US man incorrectly imprisoned and then charged for his jail time

US man incorrectly imprisoned and then charged for his jail time
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A Kentucky factory worker spent 14 months behind bars on child porn charges before his case was dropped, according to local media

Authorities failed to find evidence of child pornography on any of David Allen Jones' electronic devices after several searches of his apartment, local newspaper the Lexington Herald-Leader reported. 

Jones is now taking legal action after he was charged just over US$4000 (NZ$5550) for his time spent behind bars. 

The bill included a US$35 booking fee, US$10 daily housing fee, US$5 hygiene fee, and US$3 hygiene supply refill fee. 

Jones says he should not be charged for being wrongly imprisoned.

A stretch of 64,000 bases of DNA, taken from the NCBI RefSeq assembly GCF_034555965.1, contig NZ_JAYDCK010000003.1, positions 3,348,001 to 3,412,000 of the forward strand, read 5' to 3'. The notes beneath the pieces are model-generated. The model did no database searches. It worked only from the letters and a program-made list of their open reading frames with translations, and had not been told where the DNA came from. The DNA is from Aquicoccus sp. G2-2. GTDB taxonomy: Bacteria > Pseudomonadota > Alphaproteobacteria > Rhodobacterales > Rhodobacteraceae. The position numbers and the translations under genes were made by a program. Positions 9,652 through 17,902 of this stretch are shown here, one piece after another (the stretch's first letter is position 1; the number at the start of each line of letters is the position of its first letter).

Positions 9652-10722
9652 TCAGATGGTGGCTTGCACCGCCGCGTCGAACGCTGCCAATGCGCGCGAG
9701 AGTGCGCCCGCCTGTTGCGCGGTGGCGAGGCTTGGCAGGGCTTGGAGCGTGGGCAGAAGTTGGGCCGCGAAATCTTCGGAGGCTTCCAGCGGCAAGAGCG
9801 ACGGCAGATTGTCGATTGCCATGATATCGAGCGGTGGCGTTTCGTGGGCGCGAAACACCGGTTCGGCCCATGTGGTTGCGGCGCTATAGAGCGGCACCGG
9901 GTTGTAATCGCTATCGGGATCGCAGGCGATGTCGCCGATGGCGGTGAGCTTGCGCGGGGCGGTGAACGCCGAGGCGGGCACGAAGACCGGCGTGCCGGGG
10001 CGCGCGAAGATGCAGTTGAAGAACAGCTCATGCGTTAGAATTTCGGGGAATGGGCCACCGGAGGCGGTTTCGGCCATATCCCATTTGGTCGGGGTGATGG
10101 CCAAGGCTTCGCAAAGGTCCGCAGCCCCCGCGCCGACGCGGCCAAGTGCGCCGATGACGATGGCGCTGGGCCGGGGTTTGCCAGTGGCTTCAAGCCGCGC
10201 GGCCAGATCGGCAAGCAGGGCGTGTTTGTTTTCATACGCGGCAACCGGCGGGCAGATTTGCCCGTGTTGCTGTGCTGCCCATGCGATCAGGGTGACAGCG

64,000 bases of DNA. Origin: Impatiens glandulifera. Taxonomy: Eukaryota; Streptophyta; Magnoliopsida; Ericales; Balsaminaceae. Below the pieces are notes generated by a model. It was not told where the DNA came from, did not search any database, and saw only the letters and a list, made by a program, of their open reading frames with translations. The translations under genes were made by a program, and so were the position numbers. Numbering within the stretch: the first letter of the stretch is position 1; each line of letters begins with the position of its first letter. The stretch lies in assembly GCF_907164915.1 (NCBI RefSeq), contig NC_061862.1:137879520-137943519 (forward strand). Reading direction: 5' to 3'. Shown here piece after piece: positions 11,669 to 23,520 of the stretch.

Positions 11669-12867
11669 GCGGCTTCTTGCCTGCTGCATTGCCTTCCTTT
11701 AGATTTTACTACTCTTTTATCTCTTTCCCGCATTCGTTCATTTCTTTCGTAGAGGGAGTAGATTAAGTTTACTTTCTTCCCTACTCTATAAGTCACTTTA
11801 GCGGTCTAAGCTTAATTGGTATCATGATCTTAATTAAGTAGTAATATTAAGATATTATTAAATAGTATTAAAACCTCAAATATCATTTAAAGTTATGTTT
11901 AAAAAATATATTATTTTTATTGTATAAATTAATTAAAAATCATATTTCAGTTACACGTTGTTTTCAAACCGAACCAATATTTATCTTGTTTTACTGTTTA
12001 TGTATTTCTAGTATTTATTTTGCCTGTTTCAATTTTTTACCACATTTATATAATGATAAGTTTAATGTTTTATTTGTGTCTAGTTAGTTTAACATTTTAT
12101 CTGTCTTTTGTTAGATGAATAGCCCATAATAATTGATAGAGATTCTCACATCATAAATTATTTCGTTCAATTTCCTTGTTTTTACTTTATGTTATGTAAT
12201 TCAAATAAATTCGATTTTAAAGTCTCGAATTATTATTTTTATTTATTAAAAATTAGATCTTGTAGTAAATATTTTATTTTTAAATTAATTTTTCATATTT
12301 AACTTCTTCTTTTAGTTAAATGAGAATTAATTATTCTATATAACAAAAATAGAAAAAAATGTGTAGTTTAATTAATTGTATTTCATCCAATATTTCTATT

In a deposition in one of Jones' lawsuits, he stated he had to move away from his hometown because the publicity surrounding the arrest ruined his reputation, causing him to lose his job and friends. 

According to the outlet, Jones was charged in October 2013 after local police claimed they had linked his IP address to illegal video content. 

After his home was raided, Jones was arrested. His bond was set at just over US$15,000, a bill he could not afford. He remained in custody before his trial. 

Further investigations proved there was no evidence of illegal content on his electronic devices and prosecutors said his IP may have been hacked, causing officers to trace the criminal activity to him. 

A tablet, cell phone, Xbox, server, modem, printer, and DVDs were confiscated by police. 

Jones was released in December 2014 after more than a year in prison.

The factory worker maintained his innocence throughout the ordeal, the newspaper reports, and waived his right to counsel early in the investigation. 

However, the county strictly defended its right to bill Jones, referencing state legislation which claims even if someone is not convicted, they could still be financially responsible for their prison time. 

County lawyers said being charged for jail time is not a punishment - it's just the county doing business, the outlet reported. 

The Kentucky Supreme Court will decide if charging Jones is constitutional on April 22.